Listen to this track from Toronto-based power pop via hard rock idols The Pursuit of Happiness. It’s “Hard To Laugh”, the lead-off track and third Canadian radio single (after “I’m An Adult Now” and “She’s So Young”) from their 1988 debut album Love Junk. This is a tune that is both shit-kicking and self-deprecating all in one go. That’s the magical ingredient to classic power pop, good people!
Here’s a story about a guy who’s out of his depth where his woman is concerned, with a suspicion that she may well be playing him for a fool that may or may not be a product of his own insecurity. It’s a variation of a quintessential power pop song theme – wanting the girl you can’t have. This time, the girl has been won, but it’s keeping her that proves to be the goal that remains out of reach.
The song, and the band was conceived and led into glory by one Moe Berg, a songwriter with a love for short stories, Cheap Trick, and Alice Cooper. Berg had as firm understanding that tough-sounding music against vulnerable, anti-macho lyrics creates a compelling concoction that is all about contrast, irony, and a unique brand of wit that doesn’t stray into jokey silliness. When it comes to pop smarts, of course, it helps that the guy in the producer’s chair knows a thing or two about them – Todd Rundgren.
Pop smarts is where The Pursuit of Happiness excelled, first in Canada, and then internationally (although not so much in the States), with their initial hit “I’m An Adult Now”, an ironic, partially spoken-word song about the burdens of having to abandon the restlessness and impetuousness of youth and face up to being a grown-up, all the while set to a rock n roll backing that seems to suggest an opposite point of view.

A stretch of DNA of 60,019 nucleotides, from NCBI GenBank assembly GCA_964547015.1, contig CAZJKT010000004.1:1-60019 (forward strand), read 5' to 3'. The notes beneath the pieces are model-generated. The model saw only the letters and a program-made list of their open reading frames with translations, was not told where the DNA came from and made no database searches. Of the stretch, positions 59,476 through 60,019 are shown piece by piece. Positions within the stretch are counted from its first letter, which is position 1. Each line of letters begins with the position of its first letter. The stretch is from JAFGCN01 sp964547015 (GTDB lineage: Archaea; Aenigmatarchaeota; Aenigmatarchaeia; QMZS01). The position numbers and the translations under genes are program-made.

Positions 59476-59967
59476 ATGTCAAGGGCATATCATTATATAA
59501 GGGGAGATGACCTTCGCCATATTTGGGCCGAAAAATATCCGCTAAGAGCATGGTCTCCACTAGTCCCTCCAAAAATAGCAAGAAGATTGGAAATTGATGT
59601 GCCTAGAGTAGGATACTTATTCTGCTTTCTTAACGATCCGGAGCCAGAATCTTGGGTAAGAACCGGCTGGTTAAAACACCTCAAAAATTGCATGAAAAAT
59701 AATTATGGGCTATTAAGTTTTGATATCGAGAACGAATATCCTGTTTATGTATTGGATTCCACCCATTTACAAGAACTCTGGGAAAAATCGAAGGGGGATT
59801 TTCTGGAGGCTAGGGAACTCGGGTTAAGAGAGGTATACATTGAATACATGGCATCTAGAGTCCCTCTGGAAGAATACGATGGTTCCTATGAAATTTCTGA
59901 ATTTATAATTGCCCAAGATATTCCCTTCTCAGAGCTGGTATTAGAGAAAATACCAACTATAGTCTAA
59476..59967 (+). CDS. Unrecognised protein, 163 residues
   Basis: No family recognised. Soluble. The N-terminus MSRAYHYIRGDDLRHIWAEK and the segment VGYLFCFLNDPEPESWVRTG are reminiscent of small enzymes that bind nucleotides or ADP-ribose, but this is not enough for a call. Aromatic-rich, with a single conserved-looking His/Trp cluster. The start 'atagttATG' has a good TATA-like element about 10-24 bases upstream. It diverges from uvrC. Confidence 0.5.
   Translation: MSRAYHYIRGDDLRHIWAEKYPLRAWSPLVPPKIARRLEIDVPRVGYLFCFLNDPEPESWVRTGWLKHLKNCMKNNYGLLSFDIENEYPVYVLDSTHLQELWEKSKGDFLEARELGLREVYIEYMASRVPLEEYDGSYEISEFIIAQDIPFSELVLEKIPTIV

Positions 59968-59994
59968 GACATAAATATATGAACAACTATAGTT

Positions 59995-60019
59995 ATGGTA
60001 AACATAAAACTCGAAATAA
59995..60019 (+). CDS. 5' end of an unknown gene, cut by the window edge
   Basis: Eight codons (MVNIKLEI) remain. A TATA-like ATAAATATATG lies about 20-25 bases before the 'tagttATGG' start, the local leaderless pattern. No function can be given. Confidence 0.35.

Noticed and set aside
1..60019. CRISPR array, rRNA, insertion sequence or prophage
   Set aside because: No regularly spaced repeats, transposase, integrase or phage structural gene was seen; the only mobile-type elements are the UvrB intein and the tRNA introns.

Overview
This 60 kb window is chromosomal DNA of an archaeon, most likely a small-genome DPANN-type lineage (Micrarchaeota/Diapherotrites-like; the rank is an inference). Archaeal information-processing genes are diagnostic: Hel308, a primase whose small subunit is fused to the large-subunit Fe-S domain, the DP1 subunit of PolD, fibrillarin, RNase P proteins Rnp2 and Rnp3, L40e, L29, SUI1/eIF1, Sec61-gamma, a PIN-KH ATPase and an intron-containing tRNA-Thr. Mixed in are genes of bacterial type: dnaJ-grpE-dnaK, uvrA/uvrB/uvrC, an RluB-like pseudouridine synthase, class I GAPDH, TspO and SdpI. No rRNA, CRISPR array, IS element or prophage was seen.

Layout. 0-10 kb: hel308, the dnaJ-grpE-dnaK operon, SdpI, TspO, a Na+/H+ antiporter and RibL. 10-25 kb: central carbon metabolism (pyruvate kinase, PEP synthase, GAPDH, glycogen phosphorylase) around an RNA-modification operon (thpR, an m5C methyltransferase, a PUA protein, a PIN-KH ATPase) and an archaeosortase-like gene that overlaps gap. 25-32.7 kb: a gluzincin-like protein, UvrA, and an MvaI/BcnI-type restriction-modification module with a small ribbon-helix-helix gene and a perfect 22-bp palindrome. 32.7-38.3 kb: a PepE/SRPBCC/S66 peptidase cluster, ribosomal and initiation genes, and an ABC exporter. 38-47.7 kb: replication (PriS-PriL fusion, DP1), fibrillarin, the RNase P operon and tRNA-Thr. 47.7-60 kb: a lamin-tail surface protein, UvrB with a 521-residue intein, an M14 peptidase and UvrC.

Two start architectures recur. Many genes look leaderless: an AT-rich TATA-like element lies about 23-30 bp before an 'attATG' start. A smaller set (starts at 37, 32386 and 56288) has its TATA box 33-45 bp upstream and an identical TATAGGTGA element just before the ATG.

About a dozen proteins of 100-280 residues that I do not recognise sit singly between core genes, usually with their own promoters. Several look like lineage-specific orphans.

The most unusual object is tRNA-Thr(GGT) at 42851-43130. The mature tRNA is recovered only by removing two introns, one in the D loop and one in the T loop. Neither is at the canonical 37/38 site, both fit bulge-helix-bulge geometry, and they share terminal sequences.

It’s really Moe Berg’s handle on that kind of irony and contrast as a songwriter that really allows the band’s material to shine. And where “I’m An Adult Now” could be looked upon as a one-off novelty song, “Hard To Laugh” is undeniable as a rock song that is ultimately about sex, and how it can mess you up if you’re not careful. There’s no novelty in that, where rock songwriting is concerned. And when it comes to pop song construction and execution on record is concerned, producer Todd Rundgren is the perfect match, having written a number of songs himself that troll these very same thematic waters.
The great thing about the Pursuit of Happiness, besides a run of great singles off of this record, and on the albums to follow, is that ironic intelligent power-pop began to flourish in Canada along the same lines as TPOH, with The Odds, Treble Charger, and Sloan following suit, although with individual sounds of their own.
By 1995, and on release of their excellent and under-appreciated Where’s The Bone? album, and after an unabashedly pop album The Wonderful World of the Pursuit of Happiness, the group faded after a series of personnel shifts over five albums, although they never officially broke up. Moe Berg became a writer, a book reviewer, record producer, and local DJ at various clubs in Toronto.